Sleeping well is a challenge both during pregnancy as well as for new mums. However, to stay healthy a good night sleep is essential. It’s important to prioritise sleep, it’s more important to your baby that you are sleeping as well as possible then that the house is spotlessly clean. Find out more about the sleep challenges and sleep solutions during pregnancy, for new mums and for babies.
Best ways to sleep while pregnant
Different studies show that from 66% up to 94% of pregnant women report some kind of sleep problems during their pregnancy. Hormonal changes can lead to similar effects to that of hot flashes and the elevated heart rate can lead to a restless sleep.
As the pregnancy advances and baby bump grows it can be increasingly difficult to find a comfortable sleeping position and back aches and leg cramps can make it difficult fall asleep. Increased need to visit the bathroom also often lead to a restless sleep.
Though sleeping can be tricky during pregnancy there are a number of actions you can take to sleep better:
- Try sleeping on the left side, this keeps the uterus of our liver. You can also experiment with a pillow between your legs or under your stomach and try supporting your lower back with a small pillow
- Combat overheating and night sweats by keeping the bed room temperature low and by wearing temperature regulating pjs for pregnancy.
- Don’t let nausea keep you from falling asleep, eat a light dinner and a few crackers before going to bed.
- If you leg cramps wake you up, try pressing your feet hard against the wall or try standing on one leg. It can also help to stretch your calf muscles before going to bed.
- If you find that stress or anxiety is keeping you awake you can try to meet it head-on by joining a group for pregnant women or a childbirth class.
Sleeping as a new mother
After giving birth, the baby’s feeding and sleeping schedule places more stress upon the mother. This can create more challenges with sleep times. Studies suggest that women with significant sleep issues, such as insomnia or poor sleep quality, are more likely to report depression symptoms or even develop postpartum depression.
For mothers breast-feeding can make sleeping well even more difficult, in part because you need to wake up more frequently during the night but also because of the temperature changes caused by hormonal changes.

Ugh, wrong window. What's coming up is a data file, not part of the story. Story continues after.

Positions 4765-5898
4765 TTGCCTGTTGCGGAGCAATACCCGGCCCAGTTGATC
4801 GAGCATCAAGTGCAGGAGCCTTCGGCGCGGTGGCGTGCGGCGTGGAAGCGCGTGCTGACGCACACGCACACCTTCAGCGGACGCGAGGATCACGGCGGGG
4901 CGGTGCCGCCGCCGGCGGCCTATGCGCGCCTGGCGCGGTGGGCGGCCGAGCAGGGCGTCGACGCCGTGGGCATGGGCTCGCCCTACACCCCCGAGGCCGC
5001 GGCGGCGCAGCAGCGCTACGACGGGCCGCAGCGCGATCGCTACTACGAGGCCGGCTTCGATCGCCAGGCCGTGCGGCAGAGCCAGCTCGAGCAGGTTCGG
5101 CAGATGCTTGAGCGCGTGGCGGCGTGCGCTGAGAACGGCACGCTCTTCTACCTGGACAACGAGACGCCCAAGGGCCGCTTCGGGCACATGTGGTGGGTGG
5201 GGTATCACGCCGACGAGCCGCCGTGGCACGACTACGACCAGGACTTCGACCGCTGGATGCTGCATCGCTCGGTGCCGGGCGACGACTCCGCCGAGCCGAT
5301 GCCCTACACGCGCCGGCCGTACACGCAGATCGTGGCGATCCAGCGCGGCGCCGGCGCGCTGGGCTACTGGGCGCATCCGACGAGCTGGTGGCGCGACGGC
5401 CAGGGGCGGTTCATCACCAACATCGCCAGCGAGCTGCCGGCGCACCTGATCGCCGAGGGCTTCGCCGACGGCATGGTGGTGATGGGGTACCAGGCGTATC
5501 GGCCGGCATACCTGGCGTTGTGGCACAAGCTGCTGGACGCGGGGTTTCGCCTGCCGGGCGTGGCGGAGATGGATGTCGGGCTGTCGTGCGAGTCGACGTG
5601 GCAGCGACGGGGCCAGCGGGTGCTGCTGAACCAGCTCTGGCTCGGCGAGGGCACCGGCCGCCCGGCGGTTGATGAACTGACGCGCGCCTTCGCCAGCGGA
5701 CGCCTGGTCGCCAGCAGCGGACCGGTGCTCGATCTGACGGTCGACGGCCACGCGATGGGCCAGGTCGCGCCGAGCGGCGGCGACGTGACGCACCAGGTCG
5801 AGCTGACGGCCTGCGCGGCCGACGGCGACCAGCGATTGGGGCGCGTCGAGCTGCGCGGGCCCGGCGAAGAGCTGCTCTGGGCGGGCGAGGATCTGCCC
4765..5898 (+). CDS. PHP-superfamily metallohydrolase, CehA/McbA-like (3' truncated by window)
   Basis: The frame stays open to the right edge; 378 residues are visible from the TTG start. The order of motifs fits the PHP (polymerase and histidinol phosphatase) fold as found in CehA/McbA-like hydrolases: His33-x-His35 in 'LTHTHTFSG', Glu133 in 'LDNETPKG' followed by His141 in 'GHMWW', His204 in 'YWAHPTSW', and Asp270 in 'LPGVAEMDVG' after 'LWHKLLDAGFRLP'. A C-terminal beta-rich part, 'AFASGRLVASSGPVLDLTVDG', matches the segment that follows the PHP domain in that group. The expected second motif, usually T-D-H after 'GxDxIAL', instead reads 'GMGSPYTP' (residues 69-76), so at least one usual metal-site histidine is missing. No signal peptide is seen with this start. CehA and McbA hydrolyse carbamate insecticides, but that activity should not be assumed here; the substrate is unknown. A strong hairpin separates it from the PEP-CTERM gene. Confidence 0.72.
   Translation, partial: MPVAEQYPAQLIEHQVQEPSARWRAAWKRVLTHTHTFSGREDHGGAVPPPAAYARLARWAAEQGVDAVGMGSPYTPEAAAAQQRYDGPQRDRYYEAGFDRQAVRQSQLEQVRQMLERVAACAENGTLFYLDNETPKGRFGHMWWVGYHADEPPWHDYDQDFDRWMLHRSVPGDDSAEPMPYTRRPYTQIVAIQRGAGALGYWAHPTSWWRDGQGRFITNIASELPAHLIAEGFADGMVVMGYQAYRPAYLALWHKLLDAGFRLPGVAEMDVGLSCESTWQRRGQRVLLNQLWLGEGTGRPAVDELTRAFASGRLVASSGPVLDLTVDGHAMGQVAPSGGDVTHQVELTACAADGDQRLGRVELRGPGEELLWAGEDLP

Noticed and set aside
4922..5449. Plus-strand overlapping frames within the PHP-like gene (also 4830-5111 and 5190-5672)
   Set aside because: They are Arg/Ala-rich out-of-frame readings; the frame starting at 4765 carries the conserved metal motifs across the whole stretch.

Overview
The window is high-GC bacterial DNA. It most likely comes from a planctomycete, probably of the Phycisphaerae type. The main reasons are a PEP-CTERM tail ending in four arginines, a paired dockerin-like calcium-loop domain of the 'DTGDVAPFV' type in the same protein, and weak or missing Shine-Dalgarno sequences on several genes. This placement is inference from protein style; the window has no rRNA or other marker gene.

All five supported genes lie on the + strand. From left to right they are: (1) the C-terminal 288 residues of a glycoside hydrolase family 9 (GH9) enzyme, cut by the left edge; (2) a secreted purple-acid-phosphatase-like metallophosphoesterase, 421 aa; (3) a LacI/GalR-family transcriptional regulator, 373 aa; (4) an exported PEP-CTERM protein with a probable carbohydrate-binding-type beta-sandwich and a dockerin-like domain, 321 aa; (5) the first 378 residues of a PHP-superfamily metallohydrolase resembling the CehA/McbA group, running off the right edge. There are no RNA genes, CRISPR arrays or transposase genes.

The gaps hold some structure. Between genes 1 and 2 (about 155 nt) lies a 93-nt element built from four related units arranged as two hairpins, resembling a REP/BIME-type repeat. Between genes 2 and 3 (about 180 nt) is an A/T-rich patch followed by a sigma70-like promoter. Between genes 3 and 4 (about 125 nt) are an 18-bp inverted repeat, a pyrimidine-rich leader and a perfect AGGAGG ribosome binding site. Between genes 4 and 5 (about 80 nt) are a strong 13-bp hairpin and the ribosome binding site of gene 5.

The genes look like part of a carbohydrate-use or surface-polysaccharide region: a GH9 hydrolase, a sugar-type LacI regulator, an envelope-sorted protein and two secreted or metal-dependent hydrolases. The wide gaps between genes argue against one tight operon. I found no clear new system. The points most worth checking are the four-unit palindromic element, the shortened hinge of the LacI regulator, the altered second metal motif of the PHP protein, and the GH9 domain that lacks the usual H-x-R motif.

Not getting enough sleep is a common problems for new parents caring for their newborn. Following the below advice could help to get enough sleep at this precious phase of life:
- Take a nap when your baby naps.
- Ask for help around the house and try to delegate household chores.
- Ask your partner for help with nighttime feedings.
- Have a daily routine for you and your baby.
- Use the right sleepwear that makes it easy to breast feed and that helps to regulate temperature changes and post partum night sweats.
Sleep like a baby
Even though the saying goes ‘sleep like a baby’ actually a third of babies experience a disturbed sleep pattern. This is due to many reasons including the challenge babies have to regulate their own body temperature leading to the baby becoming too hot or too cold.
To help your baby sleep better there are a few easy steps you can follow:
- Create a baby sleep routine:help set your baby up for a good night sleep with a calming sleep routine. This can include diming the lights, taking a warm bath and engaging in some relaxing activities before going to bed.
- Keep the best temperature for sleep: make sure that the room temperature is right, 20-22 °C (68° to 72°F), and that your baby is wearing breathable baby sleepwear that helps your child keep the ideal sleeping temperature. If the baby becomes too hot or too cold they risk waking up or experience a lower quality sleep. Babies need a lot of time in the deep sleep phases and fluctuating temperatures impact in particular these phases negatively. Too hot temperatures can also lead to toddler night sweats which again lower the sleep quality.
Sleeping better is living better so don’t forget to put sleep on top of your list of priority, both for your baby as well as for yourself.